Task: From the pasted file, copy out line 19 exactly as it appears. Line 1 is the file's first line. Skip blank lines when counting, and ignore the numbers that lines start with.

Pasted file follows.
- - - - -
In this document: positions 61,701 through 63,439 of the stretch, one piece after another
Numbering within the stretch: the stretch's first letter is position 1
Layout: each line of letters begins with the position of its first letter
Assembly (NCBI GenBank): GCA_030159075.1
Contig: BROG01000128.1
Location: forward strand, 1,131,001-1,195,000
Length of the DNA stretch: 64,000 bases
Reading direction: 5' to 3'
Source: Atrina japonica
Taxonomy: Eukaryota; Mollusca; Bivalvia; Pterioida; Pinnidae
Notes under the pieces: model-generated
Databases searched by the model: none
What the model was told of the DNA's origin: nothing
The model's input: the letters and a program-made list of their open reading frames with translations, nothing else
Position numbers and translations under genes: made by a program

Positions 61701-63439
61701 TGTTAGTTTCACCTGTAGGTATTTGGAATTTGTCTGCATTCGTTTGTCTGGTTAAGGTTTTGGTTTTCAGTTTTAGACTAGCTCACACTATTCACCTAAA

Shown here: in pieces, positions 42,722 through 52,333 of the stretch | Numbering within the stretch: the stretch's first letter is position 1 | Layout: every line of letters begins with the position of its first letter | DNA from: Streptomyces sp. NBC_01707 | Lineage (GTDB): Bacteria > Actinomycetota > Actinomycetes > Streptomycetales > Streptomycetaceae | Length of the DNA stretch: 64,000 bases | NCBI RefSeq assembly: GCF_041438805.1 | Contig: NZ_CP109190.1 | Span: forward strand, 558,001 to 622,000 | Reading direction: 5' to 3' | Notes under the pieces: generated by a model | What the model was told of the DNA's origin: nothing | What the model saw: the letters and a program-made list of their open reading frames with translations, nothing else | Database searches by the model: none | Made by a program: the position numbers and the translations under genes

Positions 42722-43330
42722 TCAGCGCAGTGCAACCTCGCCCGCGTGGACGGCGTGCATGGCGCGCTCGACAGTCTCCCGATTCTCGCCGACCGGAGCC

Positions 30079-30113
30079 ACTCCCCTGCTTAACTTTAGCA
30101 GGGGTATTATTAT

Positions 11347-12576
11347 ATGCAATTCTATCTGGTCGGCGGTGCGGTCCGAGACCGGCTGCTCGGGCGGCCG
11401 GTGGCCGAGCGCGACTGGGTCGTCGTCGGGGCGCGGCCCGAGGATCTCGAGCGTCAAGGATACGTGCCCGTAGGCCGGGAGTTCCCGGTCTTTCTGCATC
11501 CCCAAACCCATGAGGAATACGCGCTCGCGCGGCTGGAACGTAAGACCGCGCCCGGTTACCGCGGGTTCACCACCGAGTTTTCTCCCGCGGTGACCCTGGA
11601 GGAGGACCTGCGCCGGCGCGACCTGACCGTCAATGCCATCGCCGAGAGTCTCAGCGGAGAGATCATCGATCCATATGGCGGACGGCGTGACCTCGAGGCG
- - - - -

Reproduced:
Positions 42722-43330